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3426 Trafficking Kinetics of Steady State Versus Mobilized Hematopoietic Stem and Progenitor Cells in Non-Human Primates

Program: Oral and Poster Abstracts
Session: 701. Experimental Transplantation: Basic and Translational: Poster II
Hematology Disease Topics & Pathways:
Research, Fundamental Science, Translational Research, hematopoiesis, Biological Processes, molecular biology
Sunday, December 10, 2023, 6:00 PM-8:00 PM

Ashley Laurel Gin1*, Chuanfeng Wu, MD, Ph.D1*, So Gun Hong, DVM, PhD1, Elizabeth Lake Potter, PhD2*, Mario Roederer, PhD2* and Cynthia E. Dunbar, MD1

1Translational Stem Cell Biology Branch, National Heart, Lung, and Blood Institute, National Institutes of Health, Bethesda, MD
2Vaccine Research Center, National Institute of Allergy and Infectious Diseases, National Institutes of Health, Bethesda, MD

The safety and efficacy of hematopoietic stem and progenitor cell (HSPC) allogeneic transplantation and autologous gene therapies are dependent on mobilization of HSPCs out of bone marrow (BM) niches into peripheral blood (PB) and homing of infused HSPCs into open niches. However, the disposition of HSPCs exiting the marrow in steady state and following mobilization are not well understood. We characterized short-term (≤ 48 hours (h)) HSPC dynamics during steady state and following mobilization (single dose AMD3100 (plerixafor), 1mg/kg) in rhesus macaques (RMs), a model with direct preclinical relevance.

We used serial intravascular staining (SIVS) (Potter et al., 2021; Morlock et al., 2021), based on timed intravenous infusions of multiple fluorescently labeled anti-CD45 antibodies (Ab) (half-life ~8.5 min), to specifically and instantaneously label all blood leukocytes at the time of each infusion, providing a window into blood residence time and tissue entry and egress. SIVS Abs are stably retained on the surface of leukocytes for up to one week and persist with migration into tissues, allowing determination of the passage of cells in and out of circulation. SIVS Abs were administered at multiple time points over 48 h, and PB was collected 5 (minutes (min)) before and 5 min, 2 h, and 4 h after each infusion. PB and BM were collected 5 min after the final Ab infusion, which was used to designate cells as intravascular (-5 min+/IVas+) or tissue-homed (-5 min-/IVas-). HSPC subsets and SIVS Abs were analyzed via flow cytometry. Additionally, trafficking to extramedullary HSPC tissue reservoirs (spleen, thymus, lymph nodes) was studied in a RM euthanized immediately following the final Ab infusion.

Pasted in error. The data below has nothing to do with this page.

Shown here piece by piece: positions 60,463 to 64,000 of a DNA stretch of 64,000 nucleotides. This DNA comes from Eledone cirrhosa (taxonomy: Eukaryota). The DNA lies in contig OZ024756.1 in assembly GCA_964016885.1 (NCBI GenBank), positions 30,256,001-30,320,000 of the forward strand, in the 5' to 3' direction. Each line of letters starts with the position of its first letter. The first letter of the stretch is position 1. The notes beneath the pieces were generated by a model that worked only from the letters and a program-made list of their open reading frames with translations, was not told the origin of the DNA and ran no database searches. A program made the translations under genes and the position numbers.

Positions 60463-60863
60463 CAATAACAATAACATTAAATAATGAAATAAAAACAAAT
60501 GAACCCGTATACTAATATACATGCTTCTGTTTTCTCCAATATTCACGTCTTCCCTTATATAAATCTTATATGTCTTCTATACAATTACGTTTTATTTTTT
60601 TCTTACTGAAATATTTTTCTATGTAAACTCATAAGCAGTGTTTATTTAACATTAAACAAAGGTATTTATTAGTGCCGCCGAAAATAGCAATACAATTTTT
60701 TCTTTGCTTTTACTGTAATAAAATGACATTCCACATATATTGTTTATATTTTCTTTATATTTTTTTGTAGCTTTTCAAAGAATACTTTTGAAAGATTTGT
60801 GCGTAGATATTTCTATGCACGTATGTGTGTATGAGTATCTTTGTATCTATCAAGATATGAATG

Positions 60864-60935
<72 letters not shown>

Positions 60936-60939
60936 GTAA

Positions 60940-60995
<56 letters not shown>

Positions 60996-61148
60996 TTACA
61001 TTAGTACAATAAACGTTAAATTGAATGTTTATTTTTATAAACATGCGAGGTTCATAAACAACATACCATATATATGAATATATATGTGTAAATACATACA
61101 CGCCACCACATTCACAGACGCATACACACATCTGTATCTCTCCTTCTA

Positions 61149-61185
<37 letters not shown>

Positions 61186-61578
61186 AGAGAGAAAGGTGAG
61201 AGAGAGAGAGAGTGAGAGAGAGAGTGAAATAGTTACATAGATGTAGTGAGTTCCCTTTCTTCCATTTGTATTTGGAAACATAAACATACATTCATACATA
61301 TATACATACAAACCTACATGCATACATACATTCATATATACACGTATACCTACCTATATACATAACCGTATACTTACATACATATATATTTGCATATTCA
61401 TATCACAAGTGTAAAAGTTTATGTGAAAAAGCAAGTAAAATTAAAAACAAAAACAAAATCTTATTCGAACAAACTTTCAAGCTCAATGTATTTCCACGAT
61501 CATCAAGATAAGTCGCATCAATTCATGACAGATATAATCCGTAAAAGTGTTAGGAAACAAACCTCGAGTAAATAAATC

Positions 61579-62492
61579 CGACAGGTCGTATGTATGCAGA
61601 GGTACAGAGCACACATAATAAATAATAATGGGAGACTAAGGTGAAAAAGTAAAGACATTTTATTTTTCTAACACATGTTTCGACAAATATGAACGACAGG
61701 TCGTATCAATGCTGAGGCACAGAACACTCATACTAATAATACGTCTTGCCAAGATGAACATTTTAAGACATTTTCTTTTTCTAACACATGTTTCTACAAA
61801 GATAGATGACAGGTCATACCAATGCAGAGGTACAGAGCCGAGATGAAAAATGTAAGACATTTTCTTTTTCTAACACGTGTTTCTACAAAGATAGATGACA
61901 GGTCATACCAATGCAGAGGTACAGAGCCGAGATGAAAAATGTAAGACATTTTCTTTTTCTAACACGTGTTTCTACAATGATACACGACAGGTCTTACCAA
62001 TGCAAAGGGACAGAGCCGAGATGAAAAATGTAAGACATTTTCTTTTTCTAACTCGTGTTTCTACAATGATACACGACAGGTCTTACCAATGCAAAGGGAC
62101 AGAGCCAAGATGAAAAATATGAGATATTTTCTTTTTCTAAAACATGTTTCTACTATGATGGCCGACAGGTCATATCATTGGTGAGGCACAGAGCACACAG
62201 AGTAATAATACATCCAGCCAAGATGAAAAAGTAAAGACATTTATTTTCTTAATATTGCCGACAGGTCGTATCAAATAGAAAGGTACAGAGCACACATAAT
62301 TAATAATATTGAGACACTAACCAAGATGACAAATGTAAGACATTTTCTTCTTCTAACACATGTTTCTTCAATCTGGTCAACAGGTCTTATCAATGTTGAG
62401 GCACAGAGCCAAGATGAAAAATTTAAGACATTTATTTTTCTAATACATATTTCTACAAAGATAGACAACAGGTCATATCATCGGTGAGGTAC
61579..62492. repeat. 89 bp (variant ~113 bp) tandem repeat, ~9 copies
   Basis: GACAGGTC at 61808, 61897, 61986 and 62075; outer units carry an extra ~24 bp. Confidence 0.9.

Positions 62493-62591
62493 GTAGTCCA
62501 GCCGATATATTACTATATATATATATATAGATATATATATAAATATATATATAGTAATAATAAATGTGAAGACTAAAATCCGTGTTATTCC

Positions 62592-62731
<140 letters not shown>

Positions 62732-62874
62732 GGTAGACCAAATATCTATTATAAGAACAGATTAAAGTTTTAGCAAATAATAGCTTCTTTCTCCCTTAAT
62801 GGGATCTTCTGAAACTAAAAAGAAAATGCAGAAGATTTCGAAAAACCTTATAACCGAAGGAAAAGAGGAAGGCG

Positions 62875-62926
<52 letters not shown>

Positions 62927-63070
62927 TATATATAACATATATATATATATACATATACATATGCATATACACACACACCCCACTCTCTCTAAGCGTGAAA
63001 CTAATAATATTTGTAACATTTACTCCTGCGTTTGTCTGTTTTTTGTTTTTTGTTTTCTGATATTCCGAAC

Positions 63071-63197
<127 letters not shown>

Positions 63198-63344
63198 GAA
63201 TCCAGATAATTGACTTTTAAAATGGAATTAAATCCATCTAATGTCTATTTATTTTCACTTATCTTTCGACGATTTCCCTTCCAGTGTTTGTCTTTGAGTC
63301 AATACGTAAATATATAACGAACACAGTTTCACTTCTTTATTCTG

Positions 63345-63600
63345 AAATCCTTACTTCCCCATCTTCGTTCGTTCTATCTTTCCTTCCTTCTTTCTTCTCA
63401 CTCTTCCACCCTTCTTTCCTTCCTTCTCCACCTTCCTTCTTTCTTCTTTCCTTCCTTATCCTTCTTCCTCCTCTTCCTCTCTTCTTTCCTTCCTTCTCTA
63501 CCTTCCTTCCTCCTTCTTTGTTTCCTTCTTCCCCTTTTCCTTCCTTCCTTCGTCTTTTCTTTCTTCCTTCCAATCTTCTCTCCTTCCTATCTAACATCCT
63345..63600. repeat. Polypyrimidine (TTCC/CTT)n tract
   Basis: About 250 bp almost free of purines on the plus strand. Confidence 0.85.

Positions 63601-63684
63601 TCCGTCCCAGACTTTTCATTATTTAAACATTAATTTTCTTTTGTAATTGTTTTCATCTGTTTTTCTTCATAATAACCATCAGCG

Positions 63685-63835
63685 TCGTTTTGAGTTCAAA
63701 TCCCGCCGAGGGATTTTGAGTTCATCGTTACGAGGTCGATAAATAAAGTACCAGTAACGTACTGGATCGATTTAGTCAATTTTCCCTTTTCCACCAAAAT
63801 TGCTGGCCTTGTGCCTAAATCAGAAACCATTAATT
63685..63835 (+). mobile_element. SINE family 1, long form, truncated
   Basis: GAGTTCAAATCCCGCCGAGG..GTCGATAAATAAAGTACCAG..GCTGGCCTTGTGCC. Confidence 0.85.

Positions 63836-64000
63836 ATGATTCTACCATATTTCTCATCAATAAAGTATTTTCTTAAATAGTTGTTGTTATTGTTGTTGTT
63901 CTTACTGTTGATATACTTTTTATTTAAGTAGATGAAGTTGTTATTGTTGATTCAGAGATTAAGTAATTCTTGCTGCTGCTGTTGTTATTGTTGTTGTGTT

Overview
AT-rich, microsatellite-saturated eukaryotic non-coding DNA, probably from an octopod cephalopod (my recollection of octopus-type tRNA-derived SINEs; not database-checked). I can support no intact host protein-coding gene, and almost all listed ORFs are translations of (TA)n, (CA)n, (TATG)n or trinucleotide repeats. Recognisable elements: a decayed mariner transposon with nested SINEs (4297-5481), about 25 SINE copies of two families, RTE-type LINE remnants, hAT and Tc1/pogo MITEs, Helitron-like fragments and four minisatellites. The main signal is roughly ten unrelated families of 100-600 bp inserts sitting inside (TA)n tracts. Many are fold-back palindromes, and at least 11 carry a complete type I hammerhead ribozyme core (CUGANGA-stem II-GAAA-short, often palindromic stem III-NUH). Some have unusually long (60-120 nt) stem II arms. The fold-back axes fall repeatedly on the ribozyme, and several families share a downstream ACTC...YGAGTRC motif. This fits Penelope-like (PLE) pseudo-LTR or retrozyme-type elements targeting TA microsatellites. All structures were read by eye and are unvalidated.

Under steady state (n=3 RMs), we documented rapid (≤ 2 h) homing of ~55-95% of blood HSPCs out of the circulation to alternate tissue reservoirs. Of the circulating HSPC subsets, no significant differences were observed between the trafficking of HSC-enriched (CD34+CD45RA-CD90+), lympho-myeloid progenitor-enriched (CD34+CD45RA+CD90-), and multipotent and erythro-myeloid progenitor-enriched (CD34+CD45RA-CD90-) HSPCs (Radtke et al., 2020). Following 48 h, minimal (≤ 10%) circulating HSPCs from all earlier times were found in BM, suggesting that steady state circulating HSPCs rarely “rehome,” at least within 48 h (Figure 1). Of the extramedullary reservoirs studied, minimal HSPCs trafficked to the thymus or lymph nodes; however, the spleen had a population (< 14 %) of HSPCs moving in and out over a 24 h period.

To investigate the impact of AMD3100 on HSPC trafficking (n=1 RM), four SIVS Abs were administered 5 min prior to mobilization (baseline), at peak of mobilization (4 h post-AMD3100), and 10 h and 12 h post-AMD3100, as the concentration of blood HSPCs decreased. PB was collected 5 min before and 5 min, 0.5 h, and 2 h post each SIVS Ab infusion to monitor HSPC kinetics; PB and BM were collected at 12 h post-AMD3100, and final PB was collected at 24 h post-AMD3100. Compared to steady state HSPC dynamics described above, mobilized HSPCs labeled at the peak of mobilization exhibited prolonged circulation (Figure 2), with a higher portion of the mobilized cells remaining in the blood at the 2 h time window compared to steady state. However, there was no increase in the fraction of the HSPCs rehoming to the BM (Figure 1), suggesting that mobilized HSPCs do not exhibit a greater propensity for rehoming compared to steady state and that BM niches are still open 12 h after mobilization. The extended availability of these niches holds potential relevance for the use of potent mobilizing regimens to facilitate engraftment of transplanted autologous gene-modified or allogeneic HSPCs.

In summary, under both steady-state and mobilization conditions, HSPCs exhibit minimal rehoming to bone marrow niches, and mobilized HSPCs linger in circulation for up to 24 h post-mobilization. Further studies in progress aim to investigate longer term BM rehoming and better define extramedullary sites of HSPC egress at steady state or following mobilization. Harnessing knowledge of HSPC dynamics holds potential to improve mobilization approaches and provide key insights into developing efficient mobilization-based conditioning for safer HSPC transplantation.

Disclosures: No relevant conflicts of interest to declare.

*signifies non-member of ASH